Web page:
Saloon owner Belle Andrews (Bennett) and unethical businessman Harry Farrel (William) relocate from Chicago to Powder River, Montana, in the wake of Chicago's great fire.
Farrel has plans to grab control of huge swaths of Montana land by dubious legal means, but the sheriff (Ward Bond) is in his pocket financially and backs Farrel's play.
However, Bill Hickok (Cabot) leads settlers as they fight back against Farrel, and Belle may switch her allegiance from her business partner Farrel to Hickok, with whom she's fallen in love.
WILD BILL HICKOK RIDES is an okay Western, nothing particularly special but reasonably entertaining. The 82-minute film is paced well and has a fair amount of action, including the Chicago fire and a train holdup at the outset and a dam breaking near the end. I don't know if the dam sequence was created for this film or borrowed from another, but the special effects as the water spreads are pretty good.
However, the characters are fairly one note, and as she doesn't have enough screen time, Bennett's deep affection for Cabot at the end seems a little abrupt.
The film does have a large cast of talented actors, including Howard Da Silva, Walter Catlett, Russell Simpson, Trevor Bardette, and J. Farrell MacDonald. Belle's chorus girls include Faye Emerson, in an early role, and Julie Bishop; Emerson and Bishop don't have significant speaking roles but are onscreen a fair amount of time.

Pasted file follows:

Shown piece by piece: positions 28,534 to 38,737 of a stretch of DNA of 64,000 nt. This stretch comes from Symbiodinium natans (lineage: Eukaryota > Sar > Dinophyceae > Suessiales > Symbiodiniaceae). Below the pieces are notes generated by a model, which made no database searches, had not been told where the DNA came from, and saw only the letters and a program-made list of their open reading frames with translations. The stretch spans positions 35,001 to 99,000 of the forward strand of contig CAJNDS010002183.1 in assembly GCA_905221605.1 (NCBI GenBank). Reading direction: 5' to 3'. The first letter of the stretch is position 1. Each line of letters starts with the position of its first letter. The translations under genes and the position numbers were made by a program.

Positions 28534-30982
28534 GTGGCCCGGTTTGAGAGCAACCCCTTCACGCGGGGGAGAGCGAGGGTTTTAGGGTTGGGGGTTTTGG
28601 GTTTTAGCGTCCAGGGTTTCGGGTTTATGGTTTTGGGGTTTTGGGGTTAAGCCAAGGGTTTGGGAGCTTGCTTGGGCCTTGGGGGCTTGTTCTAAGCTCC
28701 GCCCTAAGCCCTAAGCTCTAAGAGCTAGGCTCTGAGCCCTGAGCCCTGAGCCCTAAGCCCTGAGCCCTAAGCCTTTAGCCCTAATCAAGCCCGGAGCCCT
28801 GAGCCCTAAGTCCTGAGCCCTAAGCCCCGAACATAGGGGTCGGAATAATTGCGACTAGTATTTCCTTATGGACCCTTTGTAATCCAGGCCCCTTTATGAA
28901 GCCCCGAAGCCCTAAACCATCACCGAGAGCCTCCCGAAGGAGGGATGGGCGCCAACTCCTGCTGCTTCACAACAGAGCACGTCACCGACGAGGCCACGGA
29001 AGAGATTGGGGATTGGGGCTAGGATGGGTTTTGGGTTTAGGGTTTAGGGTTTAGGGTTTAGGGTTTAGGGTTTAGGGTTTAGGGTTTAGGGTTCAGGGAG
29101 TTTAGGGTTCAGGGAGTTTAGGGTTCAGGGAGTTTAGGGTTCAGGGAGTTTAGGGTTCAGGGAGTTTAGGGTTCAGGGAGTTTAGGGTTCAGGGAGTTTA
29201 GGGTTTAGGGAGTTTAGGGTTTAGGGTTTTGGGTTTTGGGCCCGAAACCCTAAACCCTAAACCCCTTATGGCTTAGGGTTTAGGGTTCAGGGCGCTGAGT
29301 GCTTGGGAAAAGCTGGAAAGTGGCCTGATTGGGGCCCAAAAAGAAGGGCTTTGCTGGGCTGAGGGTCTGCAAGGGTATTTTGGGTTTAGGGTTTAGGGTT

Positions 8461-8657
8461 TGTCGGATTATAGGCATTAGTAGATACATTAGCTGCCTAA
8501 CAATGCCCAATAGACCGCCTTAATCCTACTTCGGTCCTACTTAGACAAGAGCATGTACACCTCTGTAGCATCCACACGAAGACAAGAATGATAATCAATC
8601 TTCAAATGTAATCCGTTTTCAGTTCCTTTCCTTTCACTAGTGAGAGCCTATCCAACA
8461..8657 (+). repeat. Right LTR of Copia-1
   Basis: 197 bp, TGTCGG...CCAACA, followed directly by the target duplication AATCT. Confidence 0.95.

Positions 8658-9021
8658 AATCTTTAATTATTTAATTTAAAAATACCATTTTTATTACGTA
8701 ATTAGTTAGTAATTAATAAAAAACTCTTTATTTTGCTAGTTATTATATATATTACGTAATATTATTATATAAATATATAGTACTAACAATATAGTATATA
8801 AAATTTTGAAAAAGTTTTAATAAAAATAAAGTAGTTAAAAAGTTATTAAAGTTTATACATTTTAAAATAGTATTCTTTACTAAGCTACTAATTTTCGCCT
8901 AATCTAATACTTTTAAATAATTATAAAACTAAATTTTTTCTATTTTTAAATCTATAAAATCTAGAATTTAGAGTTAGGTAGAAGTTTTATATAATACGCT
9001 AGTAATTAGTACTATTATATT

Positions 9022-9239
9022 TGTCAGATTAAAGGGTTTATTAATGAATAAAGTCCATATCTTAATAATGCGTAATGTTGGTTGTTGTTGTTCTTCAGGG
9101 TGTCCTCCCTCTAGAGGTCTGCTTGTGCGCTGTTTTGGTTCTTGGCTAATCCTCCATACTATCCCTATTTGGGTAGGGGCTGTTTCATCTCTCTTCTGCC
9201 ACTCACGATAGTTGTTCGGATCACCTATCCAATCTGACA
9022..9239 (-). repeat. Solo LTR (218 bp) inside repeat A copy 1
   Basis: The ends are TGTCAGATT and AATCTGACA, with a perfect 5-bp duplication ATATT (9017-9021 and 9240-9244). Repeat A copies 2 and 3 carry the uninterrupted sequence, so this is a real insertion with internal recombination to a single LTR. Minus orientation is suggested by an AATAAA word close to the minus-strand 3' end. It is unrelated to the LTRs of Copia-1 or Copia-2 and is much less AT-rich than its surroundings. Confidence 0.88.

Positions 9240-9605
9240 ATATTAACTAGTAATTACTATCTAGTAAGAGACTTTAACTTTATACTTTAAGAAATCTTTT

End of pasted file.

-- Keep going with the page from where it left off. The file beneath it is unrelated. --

Betty Brewer, who was about 16 when she filmed her role as Cabot and Simpson's ward, plays a girl who seems to be younger than the actress's actual age, and I must admit I found her "down home" frontier gal a bit tiresome as the movie went on.
WILD BILL HICKOK RIDES was directed by Ray Enright and filmed in black and white by Ted McCord. Location shooting took place at Iverson Ranch in Southern California.
Howard Jackson was credited with the musical score. Late in the film a brief strain of Max Steiner's score for DODGE CITY (1939) wanders onto the soundtrack; DODGE CITY was made by the same studio, hence its availability for "borrowing."
The DVD print is nice, with good sound quality. The disc includes the trailer.
Thanks to the Warner Archive for providing a review copy of this DVD. Warner Archive releases are MOD (manufactured on demand) and may be ordered from the Warner Archive Collection at the WBShop.